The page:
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It is often claimed that discrimination against women plagues the workplace. The claim is built off of the statistic that women are paid $0.78 for every dollar men make (source). While this statistic is true, it is a mistake to cite that as evidence of discrimination. Why? Because that statistic does not take into account any relevant factors. The ratio is calculated by dividing the total pay of women by the number of women, and the total pay of men divided by the number of men, but when relevant factors, such as occupation choice, time spent in the workforce, and other decisions, are taken into account, women are not paid less than men. Before we even look into those reasons, ask yourself this question; if employers could get away with paying women less money for the same amount of work, then why would there be men in the workforce? Hiring only women would give companies a massive advantage over their competition, since they would have lower labor costs.
There are many factors involved in why there is a pay difference between men and women, but it is not due to discrimination. It is due to different decisions that men and women make. One of the largest contributing factors is the occupational choices made by women. Just to cite a few examples, according to the United States Department of Labor, women make up 81.7% of Elementary and middle school teachers, 81.6% of social workers, and 76.2% of event planners, but only 33.8% of physicians, 31.9% of Lawyers, and only 13.6% of architects and engineers (source) [Disclaimer: women do comprise of 95.6% of Speech-language pathologist, but that field comprises of only 0.08% of the workforce, making it statistically negligible]. This means that women dominate much lower-paying careers. Studies have shown, some other significant factors contributing to the pay discrepancy include choices such as leaving the workplace because of children, working fewer hours, being 8-10 times less likely to ask for a raise, and being less willing to travel when a job demands it. A study on the gender gap in the financial and corporate sectors, published in the American Economic Journal, showed that when credentials are equal, women and men are paid exactly the same during the onset of their career, but as their careers progressed, women worked less hours, left the workforce and subsequently a gender-pay-gap arose (source) [the same results were seen in studies on other fields, such as law].
It is often said in response to this, that our culture socializes women to make these choices, but science says otherwise. Studies published in the National Center for Biotechnology Information, have shown that girls show a preference towards more feminine, caretaking roles, long before they develop any self-awareness of gender identity (source). Furthermore, many studies have repeatedly shown that these exact same tendencies are exhibited in non-human primates (source,source). The reason for these differences in preferences, is because male and female brains are structured differently. In 2004, scientists published a study showing that women have about 6.5 times less Grey matter then men, but nearly 10 times more white matter. Women also have a larger limbic system, thus why they are more in touch with their feelings (source). As stated in the study, “The results from this study may help explain why men and women excel at different types of tasks. For example, men tend to do better with tasks requiring more localized processing, such as mathematics, while women are better at integrating and assimilating information from distributed gray-matter regions of the brain, which aids language skills.”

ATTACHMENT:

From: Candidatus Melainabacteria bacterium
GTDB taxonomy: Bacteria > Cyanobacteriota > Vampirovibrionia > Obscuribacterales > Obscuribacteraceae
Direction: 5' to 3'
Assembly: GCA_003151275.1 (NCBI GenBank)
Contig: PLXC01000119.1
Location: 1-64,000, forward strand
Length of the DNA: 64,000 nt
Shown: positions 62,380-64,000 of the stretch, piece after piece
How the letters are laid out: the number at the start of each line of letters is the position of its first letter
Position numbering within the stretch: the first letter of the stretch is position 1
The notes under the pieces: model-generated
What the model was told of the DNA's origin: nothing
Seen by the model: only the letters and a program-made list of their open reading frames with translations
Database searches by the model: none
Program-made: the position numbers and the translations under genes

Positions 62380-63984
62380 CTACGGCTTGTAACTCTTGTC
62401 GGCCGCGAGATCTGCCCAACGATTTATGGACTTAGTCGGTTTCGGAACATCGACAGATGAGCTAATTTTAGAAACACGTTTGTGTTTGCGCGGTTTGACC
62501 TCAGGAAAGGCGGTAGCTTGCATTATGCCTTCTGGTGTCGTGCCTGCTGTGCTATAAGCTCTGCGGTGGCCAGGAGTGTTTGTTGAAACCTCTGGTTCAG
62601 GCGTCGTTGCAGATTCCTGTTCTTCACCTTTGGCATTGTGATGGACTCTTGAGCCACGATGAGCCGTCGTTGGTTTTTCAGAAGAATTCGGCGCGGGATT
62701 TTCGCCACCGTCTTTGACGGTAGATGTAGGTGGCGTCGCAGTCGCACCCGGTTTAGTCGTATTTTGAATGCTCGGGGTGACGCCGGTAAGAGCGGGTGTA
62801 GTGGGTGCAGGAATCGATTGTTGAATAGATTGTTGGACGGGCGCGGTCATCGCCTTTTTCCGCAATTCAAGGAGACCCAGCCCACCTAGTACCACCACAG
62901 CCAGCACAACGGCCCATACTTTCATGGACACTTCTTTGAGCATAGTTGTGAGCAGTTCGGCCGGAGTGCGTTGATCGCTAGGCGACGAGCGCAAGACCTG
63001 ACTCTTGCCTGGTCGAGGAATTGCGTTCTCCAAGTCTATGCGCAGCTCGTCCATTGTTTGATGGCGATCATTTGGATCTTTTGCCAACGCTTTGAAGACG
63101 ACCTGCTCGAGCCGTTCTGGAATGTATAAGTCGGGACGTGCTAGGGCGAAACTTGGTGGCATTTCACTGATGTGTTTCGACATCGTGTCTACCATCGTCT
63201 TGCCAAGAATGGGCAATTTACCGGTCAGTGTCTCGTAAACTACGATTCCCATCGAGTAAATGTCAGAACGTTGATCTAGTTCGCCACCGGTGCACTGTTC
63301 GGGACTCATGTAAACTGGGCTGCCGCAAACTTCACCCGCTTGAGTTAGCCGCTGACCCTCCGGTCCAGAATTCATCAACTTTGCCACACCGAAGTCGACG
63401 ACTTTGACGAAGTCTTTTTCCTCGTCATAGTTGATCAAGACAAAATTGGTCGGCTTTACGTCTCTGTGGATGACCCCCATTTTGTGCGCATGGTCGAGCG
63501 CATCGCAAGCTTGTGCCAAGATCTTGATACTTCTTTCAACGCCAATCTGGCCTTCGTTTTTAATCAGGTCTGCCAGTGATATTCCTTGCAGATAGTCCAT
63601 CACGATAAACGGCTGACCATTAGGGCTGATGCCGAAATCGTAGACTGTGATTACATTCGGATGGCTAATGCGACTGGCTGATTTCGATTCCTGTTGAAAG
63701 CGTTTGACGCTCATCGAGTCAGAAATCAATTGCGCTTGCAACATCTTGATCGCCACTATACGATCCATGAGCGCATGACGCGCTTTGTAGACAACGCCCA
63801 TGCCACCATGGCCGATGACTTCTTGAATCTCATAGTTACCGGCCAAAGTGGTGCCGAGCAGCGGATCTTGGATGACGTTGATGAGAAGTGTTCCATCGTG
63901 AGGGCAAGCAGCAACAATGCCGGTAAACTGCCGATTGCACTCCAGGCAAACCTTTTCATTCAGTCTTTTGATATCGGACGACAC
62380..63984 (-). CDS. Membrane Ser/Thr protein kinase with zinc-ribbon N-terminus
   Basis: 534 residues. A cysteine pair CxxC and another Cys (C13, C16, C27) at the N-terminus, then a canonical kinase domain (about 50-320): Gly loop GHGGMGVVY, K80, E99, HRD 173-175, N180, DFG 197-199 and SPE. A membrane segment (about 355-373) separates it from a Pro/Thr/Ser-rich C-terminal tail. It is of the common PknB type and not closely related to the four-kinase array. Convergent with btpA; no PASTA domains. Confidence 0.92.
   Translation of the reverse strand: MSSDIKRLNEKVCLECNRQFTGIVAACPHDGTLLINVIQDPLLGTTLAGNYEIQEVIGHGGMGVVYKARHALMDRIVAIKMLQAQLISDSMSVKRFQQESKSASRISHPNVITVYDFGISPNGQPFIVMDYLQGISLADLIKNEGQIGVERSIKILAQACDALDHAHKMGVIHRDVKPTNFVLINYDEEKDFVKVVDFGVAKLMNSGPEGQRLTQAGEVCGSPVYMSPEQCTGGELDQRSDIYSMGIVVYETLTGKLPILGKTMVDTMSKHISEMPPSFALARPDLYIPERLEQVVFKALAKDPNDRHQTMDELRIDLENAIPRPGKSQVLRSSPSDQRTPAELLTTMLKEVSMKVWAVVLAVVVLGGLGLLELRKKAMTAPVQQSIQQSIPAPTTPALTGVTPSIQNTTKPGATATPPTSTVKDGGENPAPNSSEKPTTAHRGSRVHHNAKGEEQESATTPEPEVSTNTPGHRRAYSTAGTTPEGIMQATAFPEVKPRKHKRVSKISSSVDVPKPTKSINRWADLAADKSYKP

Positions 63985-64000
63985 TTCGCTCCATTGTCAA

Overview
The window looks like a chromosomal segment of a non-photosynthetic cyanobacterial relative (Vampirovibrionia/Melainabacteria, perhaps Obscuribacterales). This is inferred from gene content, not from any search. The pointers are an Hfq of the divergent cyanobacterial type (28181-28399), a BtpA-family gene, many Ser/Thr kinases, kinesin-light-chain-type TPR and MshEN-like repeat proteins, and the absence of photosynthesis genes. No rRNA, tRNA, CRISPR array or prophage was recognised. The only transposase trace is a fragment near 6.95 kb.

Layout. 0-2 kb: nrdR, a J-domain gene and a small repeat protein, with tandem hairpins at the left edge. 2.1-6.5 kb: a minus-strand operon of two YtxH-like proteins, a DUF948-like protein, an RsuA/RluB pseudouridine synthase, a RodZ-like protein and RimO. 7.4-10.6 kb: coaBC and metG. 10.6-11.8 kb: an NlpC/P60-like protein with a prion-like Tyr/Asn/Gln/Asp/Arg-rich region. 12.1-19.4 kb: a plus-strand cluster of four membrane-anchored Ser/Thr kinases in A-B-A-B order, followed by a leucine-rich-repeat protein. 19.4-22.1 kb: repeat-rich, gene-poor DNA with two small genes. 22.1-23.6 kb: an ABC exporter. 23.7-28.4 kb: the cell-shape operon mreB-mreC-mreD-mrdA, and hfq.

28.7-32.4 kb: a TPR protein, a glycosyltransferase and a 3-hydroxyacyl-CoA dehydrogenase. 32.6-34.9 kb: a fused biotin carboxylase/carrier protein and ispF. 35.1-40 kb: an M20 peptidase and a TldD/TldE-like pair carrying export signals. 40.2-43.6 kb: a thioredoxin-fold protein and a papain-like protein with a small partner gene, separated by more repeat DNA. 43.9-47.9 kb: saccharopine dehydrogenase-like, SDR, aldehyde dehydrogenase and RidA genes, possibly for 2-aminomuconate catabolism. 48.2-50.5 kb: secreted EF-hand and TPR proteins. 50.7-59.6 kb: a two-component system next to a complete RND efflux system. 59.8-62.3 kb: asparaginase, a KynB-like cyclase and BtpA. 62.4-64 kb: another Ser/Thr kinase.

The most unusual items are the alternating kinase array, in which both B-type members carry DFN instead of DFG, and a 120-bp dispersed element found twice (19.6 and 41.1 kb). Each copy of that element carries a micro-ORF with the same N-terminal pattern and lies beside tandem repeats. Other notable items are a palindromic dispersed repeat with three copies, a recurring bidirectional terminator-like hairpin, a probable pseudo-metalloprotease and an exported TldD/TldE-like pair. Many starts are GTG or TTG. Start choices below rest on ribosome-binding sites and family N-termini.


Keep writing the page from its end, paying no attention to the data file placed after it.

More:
When the aforementioned facts are taken into account, the wage gap disappears. In fact, Time Magazine published a study showing that out of 150 of America’s biggest cities, in 147 of them women under the age of 30, with no children, make 108% of what their male counterparts make (source). Despite the facts on the issue, proponents of the wage-gap argument often argue there is a study that demonstrates a bias exists against women in the science fields. The study consisted of feminist scholar, Corinne Moss-Racusin, sending out resumes to 127 professors among three schools. The resumes were identical, with the exception that some had the name Jennifer and the other had the name John (source). She showed that both among male and female professors, there was a preference to the candidate named John. This study is frequently cited as a demonstration of the bias against women, however absolutely no follow-up studies were done to confirm these findings, in fact, quite the opposite happened. In a much larger, more recent study of over 873 participants across all 50 states, including the District of Colombia, researchers actually found that in science fields women are preferred 2-1 over identically qualified males (source). All follow-up studies found the same results.
All this to say, of course there are sexists in the world. There will always be people who, in their ignorance, will tell women that they don’t belong in industries because of their gender. But that doesn’t mean that society is out to put women down, and it most certainly isn’t empowering to any woman, to promote this idea that society is forcing them into an economic disadvantage.